It should be noted that if you are the victim or perpetrator of family violence, then very specific safeguards and safety plans must be considered, discussed in detail with you and agreed to by you (if you are the victim) and the perpetrator well ahead of any attempt to negotiate or mediate.
A family that has experienced family violence is usually not suitable to participate in the Collaborative process. A great degree of trust must exist for Collaborative divorce to be of benefit to both parties. Both parties must respect each other and feel that they can participate fully in their settlement negotiations and be able to articulate their interests and preferred outcomes.
As stated, in any negotiation or mediation, the safety of the victim and the family as a whole must be the paramount consideration when shaping any process. Great care must be taken to ensure that the victim is not selecting a process for the benefit of the perpetrator or in the hope that the perpetrator will find a non-litigious means of dispute resolution more to their liking. Or they are choosing a process in the hope that the behaviour of the perpetrator can be better controlled. A victim has to understand what is expected of them in any process and not just the mechanical aspects of a given process. They have to know in advance what is required of them and their personal resources.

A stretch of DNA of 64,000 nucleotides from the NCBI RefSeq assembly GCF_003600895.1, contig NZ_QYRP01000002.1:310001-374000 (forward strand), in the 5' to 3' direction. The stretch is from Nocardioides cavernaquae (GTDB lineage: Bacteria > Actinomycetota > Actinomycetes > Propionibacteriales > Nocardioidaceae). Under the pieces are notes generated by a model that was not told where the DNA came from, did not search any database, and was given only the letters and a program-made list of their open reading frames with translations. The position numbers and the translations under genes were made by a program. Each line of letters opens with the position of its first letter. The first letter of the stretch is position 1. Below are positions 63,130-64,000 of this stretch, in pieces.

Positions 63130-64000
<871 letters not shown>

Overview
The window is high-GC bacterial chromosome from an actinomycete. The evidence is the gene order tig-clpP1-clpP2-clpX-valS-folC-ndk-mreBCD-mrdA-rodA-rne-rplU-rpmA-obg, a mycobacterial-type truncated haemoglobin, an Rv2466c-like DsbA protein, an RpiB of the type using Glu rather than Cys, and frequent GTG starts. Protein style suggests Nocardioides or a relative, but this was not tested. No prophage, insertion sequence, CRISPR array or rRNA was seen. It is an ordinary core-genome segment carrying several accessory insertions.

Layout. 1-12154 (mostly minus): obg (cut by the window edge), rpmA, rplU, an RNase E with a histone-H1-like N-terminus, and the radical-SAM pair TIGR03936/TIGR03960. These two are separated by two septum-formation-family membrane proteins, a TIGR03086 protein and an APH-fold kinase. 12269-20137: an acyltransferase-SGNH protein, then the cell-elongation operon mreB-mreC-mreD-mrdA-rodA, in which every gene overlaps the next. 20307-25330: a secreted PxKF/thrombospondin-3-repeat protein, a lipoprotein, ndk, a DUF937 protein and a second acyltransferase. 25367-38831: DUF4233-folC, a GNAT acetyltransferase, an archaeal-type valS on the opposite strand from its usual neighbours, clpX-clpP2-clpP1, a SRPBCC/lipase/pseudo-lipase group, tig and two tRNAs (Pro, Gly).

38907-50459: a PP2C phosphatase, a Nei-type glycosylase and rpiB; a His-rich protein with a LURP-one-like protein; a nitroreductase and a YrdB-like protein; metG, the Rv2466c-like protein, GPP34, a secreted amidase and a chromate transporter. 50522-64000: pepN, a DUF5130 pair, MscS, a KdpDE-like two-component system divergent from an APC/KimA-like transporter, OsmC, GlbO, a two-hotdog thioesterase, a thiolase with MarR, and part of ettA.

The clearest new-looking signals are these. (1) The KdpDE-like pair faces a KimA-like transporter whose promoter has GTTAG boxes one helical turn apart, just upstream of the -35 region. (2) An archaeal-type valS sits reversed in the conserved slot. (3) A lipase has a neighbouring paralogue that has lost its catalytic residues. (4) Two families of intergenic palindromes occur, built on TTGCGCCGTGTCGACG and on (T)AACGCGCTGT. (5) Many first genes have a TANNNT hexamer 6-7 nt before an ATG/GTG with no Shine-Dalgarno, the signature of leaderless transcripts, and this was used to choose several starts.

Only after attending to the creation of and agreement to safety plans and only after I had the opportunity to hear from those who have been working with the victim, would I contemplate what form of mediation would be suitable for a given couple. In situations where one party’s capacity to participate is diminished due to violence or due to the nature and extent of the violence, I might recommend that the parties consider a shuttle mediation. Effectively this means they need not be in the same space and theoretically could be in different geographical locations.
I am likely to recommend in more extreme cases (noting that it can add a layer of expense) that in such circumstances that a co mediator be involved and in opposite sex couples, I am likely to advocate for a similar make up in the co mediators. In the more extreme cases, I also prefer the clients’ lawyers attend the mediation sessions noting again this adds a layer of expense but ultimately compared with the costs of litigation, it is much less expensive. The lawyers can provide advice in real time and can corral their client’s unrealistic expectations. It also prevents a participant from trying to rely on the mythical advice received from the unicorn lawyer who does not exist. T
So there are different modalities for different families but not all families should unilaterally decide which method of negotiation or mediation suits them. After all, this is possibly their first divorce and whilst they have their personal history they may not have the requisite insights to understand their family violence dynamics and make appropriate choices without input.
Families who have experienced violence need vastly different considerations, strategies and assessment of risk (not just at the beginning but throughout any process in which they engage).
Accredited Family Law Specialist
Family Dispute Resolution Practitioner